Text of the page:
It was appropriate that the first event I was attending at Stripped, the comic book strand of the Edinburgh International Book Festival, would be by comic historian/ journalist/ publisher/ editor /man at the crossroads, Paul Gravett. Who could be better to open the strand than the man who has devoted his entire adult life to the love of the medium and has been a significant part of making it possible for the form to be celebrated enough to be at a 'literary' festival, and an International one at that. It wasn't actually the first event, as we'd been treated to Joe Sacco and Chris Ware earlier in the week, but spiritually this talk was the ground zero, the flag in the sand for the event.
The talk was meant to be chaired by David Bishop former editor of 2000AD. Bishop resides in Edinburgh and lectures at Napier University, with courses that just happen to involve comics. I say, meant to be, as Paul was so obviously delighted and excited to be at Stripped, his enthusiasm gushed forth. It almost felt like this was the moment he had lived for. I have heard his presentation on the history of comics before, a second listening did not disappoint. David didn't even have to introduce him; as Paul took to the lectern talking at a million miles an hour. His enthusiasm was a joy to behold.
It didn't stop Paul having a little plug for a few projects he has on the go. First, a book being published by the Tate on Comic Art, backed up with a major exhibition and gallery of comic art that will be at the British Library in London next summer. And it would have been churlish to deny him that when both things will surely be worth reading and visiting.
Paul rattled through comic history, dropping anecdotes left right and centre, from Dave Gibbons being inspired to get into comics by reading about comic book burnings to tales of Goethe describing comics as marijuana in the nursery. The audience lapped it up. An audience that wasn't even your typical comics audience. There wasn't a sweaty armpit or batman t-shirt in sight. This was anyone and everyone who had come to find out just what was this awkward medium of comics was all about.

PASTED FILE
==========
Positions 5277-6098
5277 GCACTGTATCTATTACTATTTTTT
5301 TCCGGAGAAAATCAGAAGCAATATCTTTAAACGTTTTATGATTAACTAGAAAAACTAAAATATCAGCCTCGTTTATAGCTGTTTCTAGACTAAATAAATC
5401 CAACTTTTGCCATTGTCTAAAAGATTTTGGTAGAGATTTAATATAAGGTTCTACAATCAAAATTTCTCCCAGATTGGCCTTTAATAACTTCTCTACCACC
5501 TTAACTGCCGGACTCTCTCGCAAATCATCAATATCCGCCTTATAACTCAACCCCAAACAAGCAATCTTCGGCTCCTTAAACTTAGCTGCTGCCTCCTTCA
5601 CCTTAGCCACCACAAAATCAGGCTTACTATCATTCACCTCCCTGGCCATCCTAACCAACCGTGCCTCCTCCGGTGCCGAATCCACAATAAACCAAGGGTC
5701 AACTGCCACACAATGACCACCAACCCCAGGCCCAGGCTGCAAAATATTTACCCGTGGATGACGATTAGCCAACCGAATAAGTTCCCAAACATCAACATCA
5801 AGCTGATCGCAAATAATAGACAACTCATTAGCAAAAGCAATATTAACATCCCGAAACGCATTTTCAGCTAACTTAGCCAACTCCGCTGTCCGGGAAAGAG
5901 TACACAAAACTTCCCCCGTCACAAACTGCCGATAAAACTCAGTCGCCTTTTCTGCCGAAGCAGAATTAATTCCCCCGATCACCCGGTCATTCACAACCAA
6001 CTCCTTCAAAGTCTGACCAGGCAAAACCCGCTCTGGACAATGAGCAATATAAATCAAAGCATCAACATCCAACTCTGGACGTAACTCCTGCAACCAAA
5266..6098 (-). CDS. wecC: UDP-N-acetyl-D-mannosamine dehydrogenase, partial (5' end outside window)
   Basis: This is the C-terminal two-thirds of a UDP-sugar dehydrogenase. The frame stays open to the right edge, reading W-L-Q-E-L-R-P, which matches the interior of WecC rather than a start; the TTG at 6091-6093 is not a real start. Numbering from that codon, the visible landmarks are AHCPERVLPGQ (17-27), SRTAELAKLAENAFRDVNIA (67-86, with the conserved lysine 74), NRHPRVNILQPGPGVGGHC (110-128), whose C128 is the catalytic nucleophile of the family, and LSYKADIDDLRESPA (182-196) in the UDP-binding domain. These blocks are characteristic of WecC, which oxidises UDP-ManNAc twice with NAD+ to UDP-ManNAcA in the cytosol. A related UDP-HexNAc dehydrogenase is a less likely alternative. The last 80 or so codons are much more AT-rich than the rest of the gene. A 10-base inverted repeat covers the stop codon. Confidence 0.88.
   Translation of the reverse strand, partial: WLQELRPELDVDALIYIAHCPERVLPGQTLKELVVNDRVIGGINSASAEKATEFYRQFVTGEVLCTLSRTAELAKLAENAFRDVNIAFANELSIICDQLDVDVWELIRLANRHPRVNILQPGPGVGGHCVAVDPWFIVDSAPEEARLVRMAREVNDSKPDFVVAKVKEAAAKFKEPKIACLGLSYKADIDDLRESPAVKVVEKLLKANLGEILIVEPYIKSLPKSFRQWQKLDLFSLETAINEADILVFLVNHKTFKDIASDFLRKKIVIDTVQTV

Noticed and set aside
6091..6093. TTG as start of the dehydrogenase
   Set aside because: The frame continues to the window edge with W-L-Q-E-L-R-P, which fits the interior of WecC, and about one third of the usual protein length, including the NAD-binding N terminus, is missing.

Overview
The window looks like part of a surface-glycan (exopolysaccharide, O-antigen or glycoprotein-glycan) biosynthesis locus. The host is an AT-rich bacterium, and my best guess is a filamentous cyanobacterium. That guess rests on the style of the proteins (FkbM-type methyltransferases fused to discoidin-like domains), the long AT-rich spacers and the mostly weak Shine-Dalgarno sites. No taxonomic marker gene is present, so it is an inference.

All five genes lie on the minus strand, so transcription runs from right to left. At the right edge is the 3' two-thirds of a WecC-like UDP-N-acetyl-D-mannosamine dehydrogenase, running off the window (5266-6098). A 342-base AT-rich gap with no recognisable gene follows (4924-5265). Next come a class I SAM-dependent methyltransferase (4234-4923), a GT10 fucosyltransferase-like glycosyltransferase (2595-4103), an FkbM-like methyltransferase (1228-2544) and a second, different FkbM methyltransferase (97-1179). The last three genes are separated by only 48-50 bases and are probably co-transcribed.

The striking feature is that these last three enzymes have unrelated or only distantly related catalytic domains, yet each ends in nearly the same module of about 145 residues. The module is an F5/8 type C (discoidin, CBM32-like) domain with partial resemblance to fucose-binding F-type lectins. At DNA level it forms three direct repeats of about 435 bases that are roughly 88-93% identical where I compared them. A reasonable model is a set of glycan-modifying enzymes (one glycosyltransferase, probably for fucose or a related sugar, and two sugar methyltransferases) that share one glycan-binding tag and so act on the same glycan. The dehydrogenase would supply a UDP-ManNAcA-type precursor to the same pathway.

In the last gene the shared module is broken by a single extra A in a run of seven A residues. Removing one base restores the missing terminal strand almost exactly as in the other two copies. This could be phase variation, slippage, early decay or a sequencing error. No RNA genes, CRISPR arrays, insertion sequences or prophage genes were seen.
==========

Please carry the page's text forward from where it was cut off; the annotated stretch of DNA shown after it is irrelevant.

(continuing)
Paul was half an hour into the talk before he got through the introduction, Bishop still not getting a single word in. Not that he cared, sitting there with a big beam of appreciation, Paul on fire.
And that's pretty much how the talk went, Paul churning through creators as fast as he could. Before you knew it we were at the end, Paul trying to squeeze creators he loves in left right and centre. The Q&A was even postponed as Paul just kept ongoing. For the first time ever the show organisers had to come onto the stage and ask Bishop to stop him as time ran out. Even at the end Paul squeezed in just one more creator, a certain Alan Moore, who unfortunately wasn't at the festival, but his presence loomed large throughout the weekend. Many of the creators mentioned their debt to the hairy one from Northampton, and his wife Melinda Gebbie, who funnily enough was on another stage at the festival at the same time. Maybe one of these days I'll get to hear Paul's talk to the end, but I think I'll need to have a word, asking him to start in the middle.